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“I'm just a little tired”

“I'm just a little tired”

Stunning May beauty at Västra Grinderum and Jenny Dawn taking a morning walk with Molly the dog. Insta moment. or not.

The reflexive simplicity of posting a photo changed, which is a nice thing, when she realized she was starting to think about when and if it was smart to post nature photos during the day. What do others think? It's time to talk about the elephant in the room. “Life goes up and life goes down, my life is a little more so than other people's lives. But they've struggled over the years to learn how to accept that. Although it's hard to be okay with life being a hell of a rollercoaster. It's received some criticism…”she wrote on Instagram.

What did you scratch?

-I understood that my posts stuck in people's eyes. Someone felt a kind of jealousy: “Here we have to work from seven to four, and she is in the forest.” I hoped people would understand how I had to solve puzzles to put my life together, but on the other hand, I wasn't very open about my diagnoses. It's not the moments you're struggling that you choose to showcase on social media.

Jenny Dawn finds recovery in nature with her Australian bulldog, Molly. Many years ago she was diagnosed with narcolepsy, and five years ago with Crohn's disease. “I have to live on a schedule, and it's been a struggle to get days to keep me going.”

Photo: Annie Hoegner

For many years she lived a routine life. With sleep breaks, not much effort. On a typical day, you wake up reasonably early, eat three eggs, walk the dog, sleep, eat porridge with some berries, rest again, and try to get through a “reasonable afternoon and evening.” A little evening walk is good. She smiles when she compares it to Skalman.

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-I definitely live according to my sleeping and eating schedule. If I'm having coffee with a friend, I set the clock for two hours, and that's what I can handle. If I do something that requires a little extra effort, I should plan it so I'll be unconscious for a few days afterward.

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“Sometimes people say I might be a little tired, and maybe I should try to work anyway. I don't look sick.”

Photo: Rebecca Forsgren Malmstrom

There was another time, nearly fifteen years ago. She worked, was a new mother, and trained.

But something happened. Body hair is different. Bouts of drowsiness and lack of energy meant she had to retreat to work behind a closed toilet door to sleep.

-Otherwise I would have collapsed at the computer, unable to stay awake.

She had to come home from work, more often than her colleagues, with widespread symptoms of the disease. When she sought care, she says, she was lucky.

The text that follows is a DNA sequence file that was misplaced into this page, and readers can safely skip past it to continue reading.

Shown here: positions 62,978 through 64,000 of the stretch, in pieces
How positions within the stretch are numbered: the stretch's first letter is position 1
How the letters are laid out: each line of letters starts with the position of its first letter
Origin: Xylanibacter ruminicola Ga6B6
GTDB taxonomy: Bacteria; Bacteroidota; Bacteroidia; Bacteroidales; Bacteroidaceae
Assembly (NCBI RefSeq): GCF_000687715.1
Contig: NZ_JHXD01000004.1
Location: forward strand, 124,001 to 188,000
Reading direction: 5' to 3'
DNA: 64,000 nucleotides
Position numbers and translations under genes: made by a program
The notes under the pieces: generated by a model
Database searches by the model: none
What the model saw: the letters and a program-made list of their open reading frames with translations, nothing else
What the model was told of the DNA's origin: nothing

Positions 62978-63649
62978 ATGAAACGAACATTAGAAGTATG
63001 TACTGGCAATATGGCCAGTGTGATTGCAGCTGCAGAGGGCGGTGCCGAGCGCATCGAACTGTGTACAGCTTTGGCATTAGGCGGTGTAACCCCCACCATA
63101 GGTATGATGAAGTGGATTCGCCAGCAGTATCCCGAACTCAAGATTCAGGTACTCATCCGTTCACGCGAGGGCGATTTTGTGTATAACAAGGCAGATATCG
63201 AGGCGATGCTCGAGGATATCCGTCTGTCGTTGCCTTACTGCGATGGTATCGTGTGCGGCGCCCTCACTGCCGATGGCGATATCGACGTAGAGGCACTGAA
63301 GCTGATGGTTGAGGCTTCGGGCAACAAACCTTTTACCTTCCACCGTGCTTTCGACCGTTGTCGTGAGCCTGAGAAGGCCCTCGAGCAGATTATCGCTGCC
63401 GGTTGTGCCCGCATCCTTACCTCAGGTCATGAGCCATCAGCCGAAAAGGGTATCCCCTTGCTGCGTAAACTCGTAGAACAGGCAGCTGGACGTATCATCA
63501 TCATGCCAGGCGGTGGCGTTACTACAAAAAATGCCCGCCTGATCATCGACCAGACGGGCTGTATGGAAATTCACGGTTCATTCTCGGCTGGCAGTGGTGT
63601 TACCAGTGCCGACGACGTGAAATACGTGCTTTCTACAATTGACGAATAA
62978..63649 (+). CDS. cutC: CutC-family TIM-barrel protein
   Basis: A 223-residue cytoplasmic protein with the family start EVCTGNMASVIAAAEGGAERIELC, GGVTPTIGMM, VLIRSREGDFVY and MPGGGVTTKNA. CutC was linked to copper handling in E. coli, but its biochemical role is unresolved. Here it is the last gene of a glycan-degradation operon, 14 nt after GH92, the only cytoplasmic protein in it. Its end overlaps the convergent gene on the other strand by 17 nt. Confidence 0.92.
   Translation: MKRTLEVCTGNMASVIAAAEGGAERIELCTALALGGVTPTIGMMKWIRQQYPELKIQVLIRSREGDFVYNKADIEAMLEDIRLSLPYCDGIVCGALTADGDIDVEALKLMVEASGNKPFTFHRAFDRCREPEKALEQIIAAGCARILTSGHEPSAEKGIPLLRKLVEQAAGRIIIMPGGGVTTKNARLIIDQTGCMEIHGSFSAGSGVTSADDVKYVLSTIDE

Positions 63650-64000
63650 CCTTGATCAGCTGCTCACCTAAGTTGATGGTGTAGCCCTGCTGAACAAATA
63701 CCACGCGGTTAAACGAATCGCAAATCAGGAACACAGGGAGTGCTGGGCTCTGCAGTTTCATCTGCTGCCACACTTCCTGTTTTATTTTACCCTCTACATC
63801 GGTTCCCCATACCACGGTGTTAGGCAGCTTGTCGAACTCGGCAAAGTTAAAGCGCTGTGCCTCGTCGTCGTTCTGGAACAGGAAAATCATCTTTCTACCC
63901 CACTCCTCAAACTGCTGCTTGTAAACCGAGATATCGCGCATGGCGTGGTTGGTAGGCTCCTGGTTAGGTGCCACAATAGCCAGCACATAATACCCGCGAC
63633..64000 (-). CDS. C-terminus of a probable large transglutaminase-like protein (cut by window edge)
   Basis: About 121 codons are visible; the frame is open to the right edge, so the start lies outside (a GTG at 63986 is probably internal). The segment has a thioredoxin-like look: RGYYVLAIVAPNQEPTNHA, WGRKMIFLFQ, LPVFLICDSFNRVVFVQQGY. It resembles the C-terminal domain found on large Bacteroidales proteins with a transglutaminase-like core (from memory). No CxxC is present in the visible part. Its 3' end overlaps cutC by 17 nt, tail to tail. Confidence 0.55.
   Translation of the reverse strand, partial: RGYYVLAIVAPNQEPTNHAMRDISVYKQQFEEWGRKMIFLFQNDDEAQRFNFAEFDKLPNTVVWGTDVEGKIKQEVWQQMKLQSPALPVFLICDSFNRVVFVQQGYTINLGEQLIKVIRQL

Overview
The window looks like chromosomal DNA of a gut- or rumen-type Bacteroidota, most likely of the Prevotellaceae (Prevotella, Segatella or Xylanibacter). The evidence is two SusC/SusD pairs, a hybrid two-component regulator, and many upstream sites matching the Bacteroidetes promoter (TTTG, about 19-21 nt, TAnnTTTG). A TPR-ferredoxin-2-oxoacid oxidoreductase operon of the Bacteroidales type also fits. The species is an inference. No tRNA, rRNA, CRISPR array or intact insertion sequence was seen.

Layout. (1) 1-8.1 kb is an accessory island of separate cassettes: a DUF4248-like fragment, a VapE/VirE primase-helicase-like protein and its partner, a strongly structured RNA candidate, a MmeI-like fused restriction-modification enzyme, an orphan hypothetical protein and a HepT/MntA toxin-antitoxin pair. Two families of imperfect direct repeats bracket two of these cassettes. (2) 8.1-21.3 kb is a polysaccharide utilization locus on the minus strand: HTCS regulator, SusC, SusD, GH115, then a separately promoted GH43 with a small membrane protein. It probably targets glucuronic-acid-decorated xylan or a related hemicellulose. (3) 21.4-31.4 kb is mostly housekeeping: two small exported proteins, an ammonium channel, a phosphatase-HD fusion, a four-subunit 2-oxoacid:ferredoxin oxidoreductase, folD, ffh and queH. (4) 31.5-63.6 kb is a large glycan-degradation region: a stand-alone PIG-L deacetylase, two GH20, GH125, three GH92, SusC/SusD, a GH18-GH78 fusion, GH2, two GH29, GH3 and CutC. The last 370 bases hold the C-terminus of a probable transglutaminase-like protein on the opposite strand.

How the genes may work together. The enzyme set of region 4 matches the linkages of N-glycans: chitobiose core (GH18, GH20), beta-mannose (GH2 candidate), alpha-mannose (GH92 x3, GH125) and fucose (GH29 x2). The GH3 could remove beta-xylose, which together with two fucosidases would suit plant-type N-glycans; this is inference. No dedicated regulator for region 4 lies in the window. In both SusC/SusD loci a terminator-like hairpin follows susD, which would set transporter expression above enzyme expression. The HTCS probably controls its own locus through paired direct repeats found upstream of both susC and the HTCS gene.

– I was fortunate to meet the doctor who immediately sent me to a great neurologist in Västerwijk, without him I probably wouldn't be alive today, and I don't think I would have been able to.

It has been seen, heard and achieved. After waiting and taking samples, the answer came, the doctor suspected. Narcolepsy.

– From the beginning I was on sick leave, and I received help to find new routines and adapt to my daily life. After the diagnosis, I was also given medication to keep me awake.

Nowadays, you only take medication when you really need it. The side effects are worse than fatigue.

– In order to be able to sleep when I need to sleep, I have to take sleeping pills. I had constant headaches, heart palpitations, stress attacks, and sleep paralysis, which is part of the diagnosis, in which you don't know if you're awake or asleep. They've gotten worse.

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Jenny Down feels better with a consistent routine. Sleep, eat and rest at specific times. Crohn's disease means she must maintain a somewhat limited diet. “For breakfast there are always three eggs, and for lunch it is usually porridge with a few berries, and it usually goes well.”

Photo: Rebecca Forsgren Malmstrom

Five years ago, new problems arose. I found it difficult to keep food down, and I lost a lot of weight.

-I have been diagnosed with Crohn's disease. My doctor says that sometimes it's unfair that if you have one autoimmune disease, you might get another.

She is now taking her fourth medication against Crohn's disease. Others stop working, or cause allergic reactions.

-I get an injection every two weeks, which shuts down my immune system and then I get sick for a few days. If this stops working, there are not many options left, it should be an ostomy bag. It works, but it's not a fun option.

She's used to it. Finds joy in everyday life and days that feel good. Know that there are people out there who have it worse, and could collapse just laughing.

-I recover when I'm outside, what I can handle, and my dog ​​is very important. When I have to describe what my life is like to someone else, it sounds terrible.

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But well-meaning comments of “maybe a little tired” are hard to accept.

-Maybe I should try to work out so I don't look sick.

She realizes that it is possible to sting her eyes when she is in the woods when others are working.

– But then I want to say “Switch with me.” My dream is to have their lives. If I could work eight hours, I would be thrilled.

What has changed the most since you received your diagnosis?

– Dreams of how you wanted life to be, and how you thought it would be. I think this is the worst. It is a great sadness.

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Jenny Down has been living in Västra Grinderum outside Vimmerby for a few months. “I'm a country person, and I certainly wouldn't thrive as a city person.”

Photo: Rebecca Forsgren Malmstrom